I love the lessons. I am not too focused on progressing through the stages quickly but more on levelling up ... where there is more demand on translating and listening. My Indonesian is already simple conversation level with a vocab of maybe a thousand words (I haven't counted them) so my aim is to improve my fluency speed ... and make fewer errors ... e.g. Topi saya merah vs. Topi merah saya. My hat is red vs. My red hat. Don't be in too much of a rush to finish the course. Slow and steady builds depth of understanding. Nikmati pelajaran dan bersenang-senanglah.
I come to the course as someone who's been learning for 6 or so years, but never in an intensive "immersed in Indonesian" way. I think the course is reasonably well structured for a beginner and have picked up a few new things along the way.
Because the course is still in Beta, I am finding it pretty frustrating as answers I know to be correct are repeatedly rejected because the tense or aspect or number of my response wasn't exactly what was expected. Even more frustrating is when I'm marked as wrong because I used grammatically correct English but the answer expected some ungrammatical mess.
Finally, my wife, a native speaker, has also told me of a few sentences that don't make any sense in English OR Indonesian. One example I can think of was "Sepatu Tini menyala"
That said, I do understand that the course is still in development, and I'm very happy that I'm able to contribute to the improvement of the course by reporting bad translations and submitting additional acceptable ones.
Things I'd like to see more of as development continues
Way more Tips & Notes. Far too few lessons have these.
Listening exercises where you have to translate what you hear rather than just type it out. Maybe there's more of these in the later lessons I haven't gotten to yet, but I think this would be ok at lower levels as well.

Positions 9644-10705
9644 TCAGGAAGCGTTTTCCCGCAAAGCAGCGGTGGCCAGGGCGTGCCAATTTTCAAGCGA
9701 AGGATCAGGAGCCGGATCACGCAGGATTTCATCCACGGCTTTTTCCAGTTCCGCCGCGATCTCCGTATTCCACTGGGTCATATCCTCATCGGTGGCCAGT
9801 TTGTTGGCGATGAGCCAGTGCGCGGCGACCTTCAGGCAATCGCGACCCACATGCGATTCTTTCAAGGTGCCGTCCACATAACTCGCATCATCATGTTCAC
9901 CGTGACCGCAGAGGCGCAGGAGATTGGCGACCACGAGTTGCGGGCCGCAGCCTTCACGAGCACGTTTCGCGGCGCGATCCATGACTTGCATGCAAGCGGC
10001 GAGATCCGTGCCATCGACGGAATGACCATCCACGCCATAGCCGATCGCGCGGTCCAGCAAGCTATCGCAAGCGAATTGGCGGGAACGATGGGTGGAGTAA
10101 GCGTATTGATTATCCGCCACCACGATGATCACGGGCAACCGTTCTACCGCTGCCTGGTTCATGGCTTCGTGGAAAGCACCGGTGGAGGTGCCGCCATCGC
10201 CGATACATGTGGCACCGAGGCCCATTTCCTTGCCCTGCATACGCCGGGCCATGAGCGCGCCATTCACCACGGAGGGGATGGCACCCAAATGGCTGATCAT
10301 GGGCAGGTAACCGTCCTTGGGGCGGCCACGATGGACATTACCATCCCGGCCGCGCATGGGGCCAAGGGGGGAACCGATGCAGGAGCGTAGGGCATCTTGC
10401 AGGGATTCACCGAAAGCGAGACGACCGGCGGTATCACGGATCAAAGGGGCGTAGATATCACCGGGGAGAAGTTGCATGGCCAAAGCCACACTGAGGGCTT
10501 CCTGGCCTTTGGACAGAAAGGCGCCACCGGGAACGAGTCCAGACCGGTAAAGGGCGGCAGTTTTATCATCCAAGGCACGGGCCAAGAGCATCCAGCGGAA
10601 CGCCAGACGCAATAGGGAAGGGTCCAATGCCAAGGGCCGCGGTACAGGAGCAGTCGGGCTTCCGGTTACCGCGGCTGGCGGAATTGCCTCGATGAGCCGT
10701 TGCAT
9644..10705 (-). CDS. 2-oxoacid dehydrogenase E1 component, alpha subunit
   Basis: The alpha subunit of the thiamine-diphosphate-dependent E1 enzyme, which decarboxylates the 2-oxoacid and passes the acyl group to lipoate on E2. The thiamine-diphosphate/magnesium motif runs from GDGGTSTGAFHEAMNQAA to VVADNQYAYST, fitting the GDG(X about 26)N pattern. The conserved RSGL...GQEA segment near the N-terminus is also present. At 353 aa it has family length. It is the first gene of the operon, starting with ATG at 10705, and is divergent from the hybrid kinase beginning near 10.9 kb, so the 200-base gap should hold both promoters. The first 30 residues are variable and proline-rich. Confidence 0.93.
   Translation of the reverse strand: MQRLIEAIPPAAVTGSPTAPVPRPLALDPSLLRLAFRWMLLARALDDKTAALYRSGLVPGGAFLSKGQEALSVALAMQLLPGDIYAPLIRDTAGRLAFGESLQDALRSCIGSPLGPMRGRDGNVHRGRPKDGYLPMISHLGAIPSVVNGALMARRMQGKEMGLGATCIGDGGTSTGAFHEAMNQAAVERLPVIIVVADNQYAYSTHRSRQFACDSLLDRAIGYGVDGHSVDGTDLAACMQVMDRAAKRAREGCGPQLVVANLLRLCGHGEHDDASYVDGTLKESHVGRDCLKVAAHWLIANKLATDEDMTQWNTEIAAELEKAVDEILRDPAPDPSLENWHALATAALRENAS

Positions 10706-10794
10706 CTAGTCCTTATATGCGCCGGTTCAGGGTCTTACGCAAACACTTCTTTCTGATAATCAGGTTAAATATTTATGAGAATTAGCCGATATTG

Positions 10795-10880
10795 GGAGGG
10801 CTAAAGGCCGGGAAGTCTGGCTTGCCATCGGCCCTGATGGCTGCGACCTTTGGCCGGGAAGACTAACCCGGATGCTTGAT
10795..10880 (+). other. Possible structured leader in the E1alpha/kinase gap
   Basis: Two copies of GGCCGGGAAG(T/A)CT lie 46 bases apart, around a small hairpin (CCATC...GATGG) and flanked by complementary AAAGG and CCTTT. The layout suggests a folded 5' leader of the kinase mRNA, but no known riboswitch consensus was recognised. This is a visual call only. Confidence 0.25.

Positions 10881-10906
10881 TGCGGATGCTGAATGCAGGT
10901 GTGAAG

Questions where you are given a picture but no English text to go with it. When learning a language I find it really helps to associate new words with images/concepts rather than with words of a language you already know.
Good luck, Selamat Belajar dan Terima Kasih Banyak
I completed the 'Indonesian skill tree' of the course by completing level 1 of each unit in a module and passing the check points. I am now going back and doing the topics that are of interest to me (e.g. education, science, sports, politics, etc.) and the grammatical lessons/sections I find challenging.
I share the frustrations that have been expressed by many fellow students of this course. The main ones for me being the translation to English, the sentences that don’t make any sense both in Indonesian and English and being forced to giving the wrong answers in order to complete a unit. I also find the feedback mechanism a bit cumbersome.
However, my sense of frustration is tempered by the realization that this course is still in the ‘beta’ mode. One suggestion I would make is to have a short explanation of the objective and the grammar to be learned in each unit. Tips and examples will also help in learning the unit.
So, kudos to those working on this course. There is still a lot of room for improvement, but you guys have done a great job!